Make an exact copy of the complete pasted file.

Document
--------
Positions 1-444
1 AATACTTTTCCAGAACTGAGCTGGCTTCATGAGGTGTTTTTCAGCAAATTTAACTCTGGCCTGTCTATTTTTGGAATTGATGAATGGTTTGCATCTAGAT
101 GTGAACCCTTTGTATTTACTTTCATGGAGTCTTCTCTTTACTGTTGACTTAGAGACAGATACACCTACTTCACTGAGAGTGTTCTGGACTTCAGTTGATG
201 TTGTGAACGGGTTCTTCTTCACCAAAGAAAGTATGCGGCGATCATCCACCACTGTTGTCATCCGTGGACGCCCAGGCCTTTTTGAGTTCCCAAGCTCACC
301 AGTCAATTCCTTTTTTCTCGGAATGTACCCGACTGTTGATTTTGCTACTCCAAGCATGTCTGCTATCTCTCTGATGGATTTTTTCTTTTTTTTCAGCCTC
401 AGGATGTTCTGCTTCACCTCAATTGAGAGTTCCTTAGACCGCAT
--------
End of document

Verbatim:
Positions 1-444
1 AATACTTTTCCAGAACTGAGCTGGCTTCATGAGGTGTTTTTCAGCAAATTTAACTCTGGCCTGTCTATTTTTGGAATTGATGAATGGTTTGCATCTAGAT
101 GTGAACCCTTTGTATTTACTTTCATGGAGTCTTCTCTTTACTGTTGACTTAGAGACAGATACACCTACTTCACTGAGAGTGTTCTGGACTTCAGTTGATG
201 TTGTGAACGGGTTCTTCTTCACCAAAGAAAGTATGCGGCGATCATCCACCACTGTTGTCATCCGTGGACGCCCAGGCCTTTTTGAGTTCCCAAGCTCACC
301 AGTCAATTCCTTTTTTCTCGGAATGTACCCGACTGTTGATTTTGCTACTCCAAGCATGTCTGCTATCTCTCTGATGGATTTTTTCTTTTTTTTCAGCCTC
401 AGGATGTTCTGCTTCACCTCAATTGAGAGTTCCTTAGACCGCAT